School Community Council Training Update

Per tradition, Canyons has planned in-depth training for School Community Council members. Six training sessions will be held in September so SCC members are aware of their responsibilities and opportunities to influence the success of schools as the school year begins, Public Engagement Coordinator Susan Edwards said. Morning and evening trainings will be Sept. 7, Sept. 15 and Sept. 27 in the Canyons Center of the central office. All schools in Utah must have an SCC, which is made up of parents, staff, and the principal. SCCs in CSD review school data, identify school needs, establish school goals, and allocate funds toward accomplishing those goals. They play a major role in creating a school’s LAND Trust Plan, Teacher Student Success Plan, a Digital Citizenship Plan, a School Safety Plan, and a Positive Behavior and Attendance Plan. SCC members also advise on an electronic device plan and safe walking routes.

Consent Agenda

The Board of Education approved the consent agenda, including the minutes of the Board meeting on Aug. 17, 2022; hire and termination reports; purchasing bids; student overnight travel requests; and a policy governing school unpaid meal charges.

USBA Update

Mr. Mont Millerberg updated the Board on upcoming events and activities of the Utah School Boards Association.

Recognitions

The following were recognized for their achievements:

  • Draper Park science teacher Jennifer Muir, who was chosen to attend a prestigious NASA-affiliated teacher-training program that includes a flight to the stratosphere. She leaves Sept. 12 for the trip to Palmdale, Calif.
  • Canyons School District for being named No. 16 on Forbes’ list of Utah’s best employers

Also noted was the Aug. 25 visit of Utah Gov. Spencer Cox to Alta High and Canyons District’s 14th annual Kindergarten College-Ready Day.

School Highlights

Eastmont Principal Stacy Kurthals said the school served more than 600 hot dogs at its “Hot Dog Hello,” a back-to-school event for families in the community — a fantastic response to the school’s efforts to promote more parent engagement. Another program that’s been started at Eastmont, she said, is the Patriot-Parent Partnership in which parents are provided information on how to help their children make the most out of their middle school experience. Eastmont is an AVID school, embraces arts education, and is home to middle school debate champions.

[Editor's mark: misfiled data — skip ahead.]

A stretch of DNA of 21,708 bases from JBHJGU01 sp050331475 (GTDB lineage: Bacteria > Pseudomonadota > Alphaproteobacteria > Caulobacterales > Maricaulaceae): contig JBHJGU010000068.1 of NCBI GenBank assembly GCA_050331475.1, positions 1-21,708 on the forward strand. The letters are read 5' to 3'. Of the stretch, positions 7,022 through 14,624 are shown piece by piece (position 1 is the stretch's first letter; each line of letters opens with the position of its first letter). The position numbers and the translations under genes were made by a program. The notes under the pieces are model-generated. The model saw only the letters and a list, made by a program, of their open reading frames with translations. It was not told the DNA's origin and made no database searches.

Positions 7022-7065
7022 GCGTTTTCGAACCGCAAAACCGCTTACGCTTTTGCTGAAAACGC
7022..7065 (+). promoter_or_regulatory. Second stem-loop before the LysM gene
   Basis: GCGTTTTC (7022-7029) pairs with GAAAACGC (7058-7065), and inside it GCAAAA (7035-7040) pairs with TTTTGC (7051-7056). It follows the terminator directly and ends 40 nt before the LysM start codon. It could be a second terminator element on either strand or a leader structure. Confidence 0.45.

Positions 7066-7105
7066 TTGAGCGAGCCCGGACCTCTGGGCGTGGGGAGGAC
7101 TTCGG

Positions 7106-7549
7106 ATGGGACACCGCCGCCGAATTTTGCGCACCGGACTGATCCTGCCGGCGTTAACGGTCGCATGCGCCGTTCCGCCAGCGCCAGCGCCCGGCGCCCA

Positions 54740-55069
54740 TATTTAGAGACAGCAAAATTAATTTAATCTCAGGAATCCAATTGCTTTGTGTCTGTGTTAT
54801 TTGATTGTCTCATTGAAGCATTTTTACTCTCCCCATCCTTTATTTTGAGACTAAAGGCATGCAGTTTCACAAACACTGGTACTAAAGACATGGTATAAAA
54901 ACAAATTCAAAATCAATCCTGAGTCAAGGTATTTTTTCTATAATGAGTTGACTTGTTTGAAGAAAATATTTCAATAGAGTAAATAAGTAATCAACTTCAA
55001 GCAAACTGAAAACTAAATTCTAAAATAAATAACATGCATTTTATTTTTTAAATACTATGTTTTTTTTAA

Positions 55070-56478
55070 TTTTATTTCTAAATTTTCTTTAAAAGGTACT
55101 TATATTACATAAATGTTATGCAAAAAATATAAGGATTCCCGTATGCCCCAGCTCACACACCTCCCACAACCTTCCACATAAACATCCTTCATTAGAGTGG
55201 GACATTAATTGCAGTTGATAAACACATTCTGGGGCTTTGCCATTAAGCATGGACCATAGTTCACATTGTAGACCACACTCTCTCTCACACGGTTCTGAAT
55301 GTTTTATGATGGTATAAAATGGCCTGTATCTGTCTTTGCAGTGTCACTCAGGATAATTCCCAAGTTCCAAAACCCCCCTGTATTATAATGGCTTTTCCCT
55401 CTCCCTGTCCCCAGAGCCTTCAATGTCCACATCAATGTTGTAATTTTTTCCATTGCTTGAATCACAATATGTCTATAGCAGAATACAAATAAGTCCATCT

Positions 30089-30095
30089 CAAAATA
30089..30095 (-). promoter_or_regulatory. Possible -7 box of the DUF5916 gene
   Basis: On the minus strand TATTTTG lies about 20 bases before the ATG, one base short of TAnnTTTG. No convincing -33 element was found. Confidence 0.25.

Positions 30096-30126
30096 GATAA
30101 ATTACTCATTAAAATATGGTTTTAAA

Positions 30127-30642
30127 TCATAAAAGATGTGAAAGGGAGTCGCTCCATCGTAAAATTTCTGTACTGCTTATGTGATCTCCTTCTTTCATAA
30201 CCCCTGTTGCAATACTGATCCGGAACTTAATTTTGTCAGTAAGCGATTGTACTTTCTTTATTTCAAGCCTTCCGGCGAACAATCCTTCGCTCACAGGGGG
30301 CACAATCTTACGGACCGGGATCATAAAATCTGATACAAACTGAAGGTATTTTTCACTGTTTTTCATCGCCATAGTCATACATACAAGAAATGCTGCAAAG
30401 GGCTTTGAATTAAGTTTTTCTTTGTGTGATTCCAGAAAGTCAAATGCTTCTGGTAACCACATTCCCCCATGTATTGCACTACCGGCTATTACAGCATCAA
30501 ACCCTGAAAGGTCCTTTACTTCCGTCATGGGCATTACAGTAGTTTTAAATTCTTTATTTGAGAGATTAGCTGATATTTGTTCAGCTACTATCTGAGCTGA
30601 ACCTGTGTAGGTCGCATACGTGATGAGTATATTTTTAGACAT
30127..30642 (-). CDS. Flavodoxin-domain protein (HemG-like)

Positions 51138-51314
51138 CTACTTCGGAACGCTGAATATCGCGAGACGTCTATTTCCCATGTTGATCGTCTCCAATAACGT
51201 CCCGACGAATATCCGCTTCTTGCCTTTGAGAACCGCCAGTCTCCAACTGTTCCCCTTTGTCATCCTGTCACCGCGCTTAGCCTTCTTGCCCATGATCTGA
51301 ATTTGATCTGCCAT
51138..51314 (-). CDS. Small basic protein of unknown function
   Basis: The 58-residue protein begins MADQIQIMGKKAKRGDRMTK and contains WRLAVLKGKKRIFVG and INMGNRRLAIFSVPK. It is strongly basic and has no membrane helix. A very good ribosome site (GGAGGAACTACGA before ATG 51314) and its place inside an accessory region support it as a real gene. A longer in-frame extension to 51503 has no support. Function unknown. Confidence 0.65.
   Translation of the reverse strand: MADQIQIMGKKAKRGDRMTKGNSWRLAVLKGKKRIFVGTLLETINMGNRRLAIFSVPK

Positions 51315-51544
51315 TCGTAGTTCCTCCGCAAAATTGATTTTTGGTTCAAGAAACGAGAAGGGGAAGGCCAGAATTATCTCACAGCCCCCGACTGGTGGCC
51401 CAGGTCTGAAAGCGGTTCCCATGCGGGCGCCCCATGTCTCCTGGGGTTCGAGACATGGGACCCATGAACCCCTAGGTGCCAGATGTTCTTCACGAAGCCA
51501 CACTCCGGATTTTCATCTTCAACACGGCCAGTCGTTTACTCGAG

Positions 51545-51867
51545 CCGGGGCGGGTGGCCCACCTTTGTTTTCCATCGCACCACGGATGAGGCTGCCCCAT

Patron Comment

The following patrons addressed the Board during Patron Comment. Recordings of their remarks can be accessed on BoardDocs.

  • Stacie Petersen

Superintendent, Business Administrator Reports.

Superintendent Dr. Rick Robins clarified that lessons questioned during Patron Comment by a parent are from a Salt Lake Community College concurrent enrollment course.

Business Administrator Leon Wilcox noted the pre-delegate Utah School Board Association meetings to discuss legislative issues facing public education.

Board of Education Member Reports

Mr. Mont Millerberg noted the energy and excitement surrounding Kindergarten College-Ready Day and reported on attending back-to-school nights at Midvale-area schools.

Mrs. Clareen Arnold remarked on the importance of giving teachers the tools and leeway to inspire their classrooms.

Mrs. Amanda Oaks noted the USBA pre-delegate meeting and Utah Gov. Spencer Cox’s historic visit to Alta High.

Mr. Steve Wrigley reported on attending Alta View and Willow Canyon elementary Kindergarten College-Ready Day events and Gov. Cox’s visit to Alta High.

Mrs. Holly Neibaur thanked President Tingey for arranging for a substitute for her at the USBA meeting and the CSD team for developing the proposed life-skills curriculum.  She also mentioned discussions she’s had with constituents about property taxes.

Mrs. Amber Shill also thanked Drs. McGill and Roderick-Landward for leading the group developing the life-skills curriculum, and the staff members who provided assistance on the USBA meeting.

President Nancy Tingey thanked Superintendent Robins for hosting luncheons for PTA presidents and SCC members, mentioned last week’s induction ceremony of the 2022-2023 Peer Court, and reminded the community about the six upcoming SCC trainings, plus the Canyoneering Academy at Alta High on Thursday.

 

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Lucie Chamberlain

Alta View Elementary

If a movie about super teachers were ever made, Lucie Chamberlain would be a prime candidate for a leading role. Fortunately for her kindergarten students at Alta View Elementary, she already thrives in a supporting role for them. Parents thank her for being a “super teacher.” She is also described as an “amazing colleague.” Whether students need help in the classroom or from home while sick, Lucie goes above and beyond to help them learn, overcome fears, and feel important and cared for. Lucie is the reason a number of kids went from hating school to loving it, according to parents. The way she exudes patience, sweetness, positive energy, and love for her students with special needs melts is appreciated and admired. One parent noted: “Both my kids wish she could be their teacher forever.” Another added:  “She treats every student like their learning and their feelings are her priority.” Super teacher, indeed!